While our government fights among themselves, real people continue to suffer. Who is representing America’s working class and poor? A new report reveals that nearly 2.5 million children were homeless in 2013. In a country which has a huge number of billionaires and multi-millionaires, there should never be a single homeless person. 2.5 million homeless children is a number which is unforgiveable. It is more proof that the United States is no longer the greatest country in the world.
The most recent ‘Forbes 400’ list reveals enormous wealth. All 400 are worth more than one billion dollars. They don’t bother to list those who are worth a mere 999 million. The most recent study completed in 2013 reveals an alarming fact; of developed nations, the United States ranks first in the disparity between rich and poor. Ten percent of America’s people control 75.4 percent of the nation’s wealth. The study also disclosed that under President Obama’s Administration the wealthy class has grown and flourished from ‘recovery’ efforts, while the bottom 10 percent have continued to suffer. One-percent of America’s population has received 95 percent of the benefit of the ‘recovery.’
The report revealed that the bottom 95 percent of Americans have witnessed a decline in their personal income; the economic downturn continues for most.
Monday’s report, titled ‘America’s Youngest Outcasts,’ pointed to California as the state with the most homeless children. One-eighth of our nation’s population resides in the Golden State and more than one-fifth of all children who are considered homeless live there as well; the number is nearly 527,000.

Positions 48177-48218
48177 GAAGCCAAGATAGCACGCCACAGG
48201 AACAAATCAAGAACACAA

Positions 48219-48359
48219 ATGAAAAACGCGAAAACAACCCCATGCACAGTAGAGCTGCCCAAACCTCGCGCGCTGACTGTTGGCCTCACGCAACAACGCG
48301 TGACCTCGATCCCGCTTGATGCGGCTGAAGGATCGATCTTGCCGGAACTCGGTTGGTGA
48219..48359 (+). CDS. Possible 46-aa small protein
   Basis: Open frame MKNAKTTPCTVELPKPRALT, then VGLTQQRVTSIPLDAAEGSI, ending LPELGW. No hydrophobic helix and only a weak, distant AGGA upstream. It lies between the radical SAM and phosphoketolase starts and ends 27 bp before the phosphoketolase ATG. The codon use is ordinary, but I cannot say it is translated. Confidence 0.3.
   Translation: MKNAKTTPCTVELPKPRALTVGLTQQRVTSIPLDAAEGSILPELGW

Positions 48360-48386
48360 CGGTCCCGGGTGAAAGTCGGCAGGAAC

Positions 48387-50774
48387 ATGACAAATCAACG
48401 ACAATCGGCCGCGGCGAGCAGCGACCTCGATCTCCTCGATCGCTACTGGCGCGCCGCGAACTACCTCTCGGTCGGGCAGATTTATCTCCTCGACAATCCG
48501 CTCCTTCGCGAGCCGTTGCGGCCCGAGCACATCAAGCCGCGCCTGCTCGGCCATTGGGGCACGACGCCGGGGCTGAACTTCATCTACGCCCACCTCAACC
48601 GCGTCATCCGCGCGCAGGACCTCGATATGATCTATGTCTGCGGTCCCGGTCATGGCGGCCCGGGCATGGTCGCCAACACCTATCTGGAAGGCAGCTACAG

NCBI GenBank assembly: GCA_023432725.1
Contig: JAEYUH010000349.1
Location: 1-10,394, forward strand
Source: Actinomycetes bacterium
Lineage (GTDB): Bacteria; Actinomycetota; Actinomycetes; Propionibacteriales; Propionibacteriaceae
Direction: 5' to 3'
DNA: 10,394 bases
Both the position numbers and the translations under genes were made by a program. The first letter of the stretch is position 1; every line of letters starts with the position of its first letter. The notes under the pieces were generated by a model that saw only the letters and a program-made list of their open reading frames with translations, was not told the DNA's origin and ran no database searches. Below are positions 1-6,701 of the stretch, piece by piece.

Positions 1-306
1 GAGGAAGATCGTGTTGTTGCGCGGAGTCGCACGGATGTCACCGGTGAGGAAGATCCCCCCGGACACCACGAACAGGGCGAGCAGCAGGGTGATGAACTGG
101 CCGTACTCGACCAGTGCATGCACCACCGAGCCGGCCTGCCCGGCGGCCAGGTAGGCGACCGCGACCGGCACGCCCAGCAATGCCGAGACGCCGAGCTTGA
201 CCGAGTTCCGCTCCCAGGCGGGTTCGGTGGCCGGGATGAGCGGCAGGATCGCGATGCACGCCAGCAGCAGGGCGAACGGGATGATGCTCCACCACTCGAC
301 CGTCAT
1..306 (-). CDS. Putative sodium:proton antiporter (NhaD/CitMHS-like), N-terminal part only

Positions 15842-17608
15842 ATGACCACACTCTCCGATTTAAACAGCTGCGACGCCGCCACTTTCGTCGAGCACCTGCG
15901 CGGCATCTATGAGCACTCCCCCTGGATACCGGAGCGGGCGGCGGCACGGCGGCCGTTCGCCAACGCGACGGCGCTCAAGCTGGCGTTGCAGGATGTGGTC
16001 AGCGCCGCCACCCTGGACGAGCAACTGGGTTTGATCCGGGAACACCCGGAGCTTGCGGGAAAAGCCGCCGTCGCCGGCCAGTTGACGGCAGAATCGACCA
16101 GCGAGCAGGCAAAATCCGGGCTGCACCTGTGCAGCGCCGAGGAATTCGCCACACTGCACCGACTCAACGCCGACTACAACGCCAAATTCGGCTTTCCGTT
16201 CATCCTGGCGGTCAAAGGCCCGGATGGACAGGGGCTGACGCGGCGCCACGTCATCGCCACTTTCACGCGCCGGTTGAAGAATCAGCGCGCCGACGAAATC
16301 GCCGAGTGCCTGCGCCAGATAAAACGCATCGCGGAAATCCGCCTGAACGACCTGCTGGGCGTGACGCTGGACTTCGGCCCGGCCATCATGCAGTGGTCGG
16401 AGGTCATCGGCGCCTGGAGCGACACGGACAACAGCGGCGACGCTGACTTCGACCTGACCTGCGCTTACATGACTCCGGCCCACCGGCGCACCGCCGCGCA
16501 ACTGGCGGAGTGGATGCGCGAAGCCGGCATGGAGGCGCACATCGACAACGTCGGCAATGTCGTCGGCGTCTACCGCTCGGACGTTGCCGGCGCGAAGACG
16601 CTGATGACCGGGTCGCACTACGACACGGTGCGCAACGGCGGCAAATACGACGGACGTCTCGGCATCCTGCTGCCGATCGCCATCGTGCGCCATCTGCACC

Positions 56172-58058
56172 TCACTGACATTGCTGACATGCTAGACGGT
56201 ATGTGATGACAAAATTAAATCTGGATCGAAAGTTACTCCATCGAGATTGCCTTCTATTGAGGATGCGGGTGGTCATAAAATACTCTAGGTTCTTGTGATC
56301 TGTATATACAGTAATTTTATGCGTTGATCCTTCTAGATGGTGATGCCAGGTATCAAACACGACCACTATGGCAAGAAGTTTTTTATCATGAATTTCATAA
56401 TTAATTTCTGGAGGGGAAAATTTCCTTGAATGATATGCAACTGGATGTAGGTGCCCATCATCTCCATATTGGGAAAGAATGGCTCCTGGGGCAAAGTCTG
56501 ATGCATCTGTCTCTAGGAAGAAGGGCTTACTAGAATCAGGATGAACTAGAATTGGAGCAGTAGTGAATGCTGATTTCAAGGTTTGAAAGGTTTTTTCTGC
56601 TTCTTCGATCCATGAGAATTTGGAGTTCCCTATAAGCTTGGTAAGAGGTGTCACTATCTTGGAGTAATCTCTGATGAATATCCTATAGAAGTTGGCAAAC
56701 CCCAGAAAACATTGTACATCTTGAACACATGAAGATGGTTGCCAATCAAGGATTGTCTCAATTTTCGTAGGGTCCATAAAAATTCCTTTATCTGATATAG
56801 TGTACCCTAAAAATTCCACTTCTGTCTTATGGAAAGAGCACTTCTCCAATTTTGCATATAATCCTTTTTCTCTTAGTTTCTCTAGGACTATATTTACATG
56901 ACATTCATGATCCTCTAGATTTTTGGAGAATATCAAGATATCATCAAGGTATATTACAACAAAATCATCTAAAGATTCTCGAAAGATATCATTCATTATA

The report also revealed that efforts have been made by the federal government to reduce the homeless numbers of veterans and long-time individuals, while families and children have witnessed virtually no attention.
There exists a lack of understanding about why individuals and families become homeless. Most people assume that a personal tragedy such as debilitating illness or loss of a job was the cause for loss of income severe enough to create a homeless situation. That may be the reason for some. In reality there are several additional causes as listed by the Homeless Resource Network; here are a few.
Some are related to not having an automobile; not having money for repairs; or legal problems. In most cities a lack of transportation inhibits an individual’s ability to find suitable employment.
In every state public assistance is inadequate, and forces individuals and families to live at the poverty level. These people have inadequate funds to pay rent.
Lower income families who divorce often result in one or more members of a family becoming homeless; sometimes the entire household has no place to live.
It is not unusual for domestic violence to result in a woman becoming a member of the homeless. Some make the choice to remove themselves from an abusive relationship, even if it means they have to choose a life on the streets.
Excessive use of drugs or alcohol frequently force the abusers to seek a life outside of normal.
Many communities lack affordable housing for minimum wage workers. Far too many Americans are forced to accept employment which keeps them at the poverty level.
Mental illness or severe depression force some to live on the streets in anonymity.
The 2010 U.S. Census Bureau statistics prove that the United States is rapidly moving towards third world statistics economically. And now our government is spending tens of millions of tax dollars a day waging another war.
By James Turnage